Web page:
A new model 

The world is focused on economic growth, which increasingly is difficult to achieve and sustain. The reasons for this are many.  It will be difficult for Asean to grow at the rates it hopes to achieve while trying to manage the many needs and challenges ahead, including promoting human health and empowerment by providing such things as health care, education and infrastructure; coping with climate change, rapid urbanization, natural disasters and emerging infectious and chronic noncommunicable diseases; and transitioning away from its dependence on diminishing natural resources.

COMMENTS
Allison 11/03/2015 09:40 AM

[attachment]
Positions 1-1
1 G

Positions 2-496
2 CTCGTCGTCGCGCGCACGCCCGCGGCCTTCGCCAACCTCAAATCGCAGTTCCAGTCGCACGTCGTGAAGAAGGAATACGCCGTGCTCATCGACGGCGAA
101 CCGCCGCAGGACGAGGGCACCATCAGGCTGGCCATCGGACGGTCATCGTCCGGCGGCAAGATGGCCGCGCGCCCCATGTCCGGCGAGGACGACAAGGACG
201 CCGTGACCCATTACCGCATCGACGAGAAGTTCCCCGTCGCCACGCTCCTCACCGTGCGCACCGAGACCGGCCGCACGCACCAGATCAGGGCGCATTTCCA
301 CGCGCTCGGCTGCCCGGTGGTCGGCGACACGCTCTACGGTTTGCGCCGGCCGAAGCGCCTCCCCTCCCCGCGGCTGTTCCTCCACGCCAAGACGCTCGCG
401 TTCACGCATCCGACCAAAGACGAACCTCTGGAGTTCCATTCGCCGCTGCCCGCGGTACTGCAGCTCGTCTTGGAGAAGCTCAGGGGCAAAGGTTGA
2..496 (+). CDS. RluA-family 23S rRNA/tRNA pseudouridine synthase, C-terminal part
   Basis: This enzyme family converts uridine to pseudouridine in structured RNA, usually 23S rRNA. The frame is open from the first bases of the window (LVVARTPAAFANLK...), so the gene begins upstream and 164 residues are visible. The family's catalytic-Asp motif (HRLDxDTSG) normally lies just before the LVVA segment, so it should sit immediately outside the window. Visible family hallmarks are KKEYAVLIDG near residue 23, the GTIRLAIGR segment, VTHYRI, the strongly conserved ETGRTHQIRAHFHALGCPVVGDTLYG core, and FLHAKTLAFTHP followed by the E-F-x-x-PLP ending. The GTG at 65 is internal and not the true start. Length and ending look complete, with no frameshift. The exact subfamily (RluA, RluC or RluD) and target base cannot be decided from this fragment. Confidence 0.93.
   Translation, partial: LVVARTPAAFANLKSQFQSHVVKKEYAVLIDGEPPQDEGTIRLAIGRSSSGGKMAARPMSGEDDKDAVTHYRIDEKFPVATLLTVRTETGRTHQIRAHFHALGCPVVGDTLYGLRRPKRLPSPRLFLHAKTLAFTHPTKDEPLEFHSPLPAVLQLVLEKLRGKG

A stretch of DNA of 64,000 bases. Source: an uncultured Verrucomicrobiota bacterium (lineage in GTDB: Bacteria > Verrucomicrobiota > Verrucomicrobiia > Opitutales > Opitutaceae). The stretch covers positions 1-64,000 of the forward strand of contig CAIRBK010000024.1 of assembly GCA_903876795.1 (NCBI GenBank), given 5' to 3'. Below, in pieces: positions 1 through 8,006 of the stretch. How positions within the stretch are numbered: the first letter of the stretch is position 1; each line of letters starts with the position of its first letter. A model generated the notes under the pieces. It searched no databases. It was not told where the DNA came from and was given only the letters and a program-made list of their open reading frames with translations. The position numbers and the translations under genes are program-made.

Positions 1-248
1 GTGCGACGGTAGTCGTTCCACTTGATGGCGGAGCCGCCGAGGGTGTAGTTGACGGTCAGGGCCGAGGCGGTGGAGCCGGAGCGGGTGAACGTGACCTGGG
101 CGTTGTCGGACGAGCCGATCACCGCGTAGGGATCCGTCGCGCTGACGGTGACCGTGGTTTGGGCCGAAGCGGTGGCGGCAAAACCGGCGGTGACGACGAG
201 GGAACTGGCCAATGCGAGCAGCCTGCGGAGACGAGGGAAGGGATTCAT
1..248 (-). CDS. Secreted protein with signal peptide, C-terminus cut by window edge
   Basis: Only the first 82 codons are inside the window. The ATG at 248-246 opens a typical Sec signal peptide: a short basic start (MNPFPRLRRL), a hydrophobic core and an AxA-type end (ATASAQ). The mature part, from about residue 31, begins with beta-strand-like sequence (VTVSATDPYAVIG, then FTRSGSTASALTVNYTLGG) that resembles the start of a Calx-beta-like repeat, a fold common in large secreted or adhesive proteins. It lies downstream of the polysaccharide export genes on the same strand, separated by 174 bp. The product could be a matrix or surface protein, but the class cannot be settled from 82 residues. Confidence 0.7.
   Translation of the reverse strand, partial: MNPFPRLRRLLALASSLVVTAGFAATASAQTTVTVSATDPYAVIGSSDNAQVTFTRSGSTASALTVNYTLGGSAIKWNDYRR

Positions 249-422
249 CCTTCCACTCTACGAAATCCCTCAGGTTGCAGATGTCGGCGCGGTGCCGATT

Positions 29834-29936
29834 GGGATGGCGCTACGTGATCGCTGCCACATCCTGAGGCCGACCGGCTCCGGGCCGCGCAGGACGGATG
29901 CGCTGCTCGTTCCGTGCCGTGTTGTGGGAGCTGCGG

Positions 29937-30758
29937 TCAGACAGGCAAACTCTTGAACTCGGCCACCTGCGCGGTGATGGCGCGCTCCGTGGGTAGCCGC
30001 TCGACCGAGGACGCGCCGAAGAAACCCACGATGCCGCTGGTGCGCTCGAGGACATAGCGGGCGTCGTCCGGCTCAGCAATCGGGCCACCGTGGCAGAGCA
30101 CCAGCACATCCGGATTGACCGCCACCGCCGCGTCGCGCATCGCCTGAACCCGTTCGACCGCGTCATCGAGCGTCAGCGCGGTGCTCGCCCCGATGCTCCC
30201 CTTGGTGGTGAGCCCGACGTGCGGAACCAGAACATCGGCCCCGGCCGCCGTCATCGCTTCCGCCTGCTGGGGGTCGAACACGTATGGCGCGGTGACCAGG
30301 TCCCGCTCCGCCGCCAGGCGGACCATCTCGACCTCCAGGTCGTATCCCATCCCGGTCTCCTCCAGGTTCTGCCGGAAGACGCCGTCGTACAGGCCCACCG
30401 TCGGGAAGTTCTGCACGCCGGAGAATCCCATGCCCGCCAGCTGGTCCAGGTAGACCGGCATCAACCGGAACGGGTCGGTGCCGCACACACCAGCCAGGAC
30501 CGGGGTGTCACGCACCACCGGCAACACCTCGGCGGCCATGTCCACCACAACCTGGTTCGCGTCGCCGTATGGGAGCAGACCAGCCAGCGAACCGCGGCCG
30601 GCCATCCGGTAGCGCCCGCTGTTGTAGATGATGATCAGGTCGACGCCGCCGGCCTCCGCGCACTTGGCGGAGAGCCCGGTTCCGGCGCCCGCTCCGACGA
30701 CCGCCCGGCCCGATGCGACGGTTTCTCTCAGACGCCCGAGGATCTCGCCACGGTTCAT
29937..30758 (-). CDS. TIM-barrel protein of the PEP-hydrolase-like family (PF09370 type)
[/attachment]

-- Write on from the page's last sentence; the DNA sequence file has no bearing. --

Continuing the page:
David L Carden and Montira J Pongsiri rightly highlight how science and technology (S&T) could help address sustainability issues looming in ASEAN members’ futures. There is clearly a need for greater S&T collaboration throughout the Southeast Asian region, and Carden and Pongsiri provide valuable detail about the activities that the US Mission to ASEAN facilitates. However, I am surprised that ASEAN’s own S&T mechanisms were overlooked for their potential to contribute. ASEAN’s S&T activities trace to the establishment of the Committee on S&T (COST), which first convened in 1978. The high level body is a focal point for coordinating regional cooperation on S&T matters and has responsibility for developing ASEAN’s Plans for Action in S&T (APAST). The ASEAN Ministerial Meeting on Science and Technology (AMMST) regularly brings together member leaders and S&T ministers to discuss regional issues of S&T significance, with an informal AMMST (IAMMST) interspersed between them. Contrary to what the authors state, ASEAN does in fact have long term planning initiatives in place that could help address regional sustainability. The extant APAST, which plans for the 2007-2011 timeframe (and was later extended to 2015), identifies several avenues of S&T cooperation that address issues such as climate change, renewable energies, transboundary marine pollution, and environmentally-friendly materials development. APAST’s planned successor, which is set to cover the 2016-2020 timeframe, will likely be organised around the eight thematic tracks identified at the 2010 Krabi Initiative. These tracks include green technologies, food security, water management, and biodiversity for health and wealth. In addition, COST coordinates several S&T flagship programs with aims in building an early warning system for disaster risk reduction, building climate change resilience in ASEAN, and reducing the incidence of infectious diseases in Southeast Asia. The challenge for ASEAN may well lie in implementation as it’s not always clear how such initiatives have progressed in practice. Yet ASEAN certainly has communicated a desire to support members in “moving up the technology ladder” and move away from economic growth that is founded on exploiting natural resources. At the eighth IAMMST in 2014, ministers agreed to a new vision that seeks to build “a Science, Technology and Innovation-enabled ASEAN which is innovative, competitive, vibrant, sustainable and economically integrated”. It is perhaps too early to tell how this will advance past a policy statement, but continued US technical assistance would definitely help this occur. S&T collaboration can facilitate a sustainable future for the region, though the best solution will be one that is entrenched within existing ASEAN mechanisms. This way, like Cardin and Pongsiri argue, we can see ASEAN building informed ASEAN solutions. ---------------------------- Dr Allison Sonneveld is a Research Officer for the Australian Army. The views expressed here are her own and do not necessarily reflect those of the Australian Army, the Department of Defence, or the Australian Government.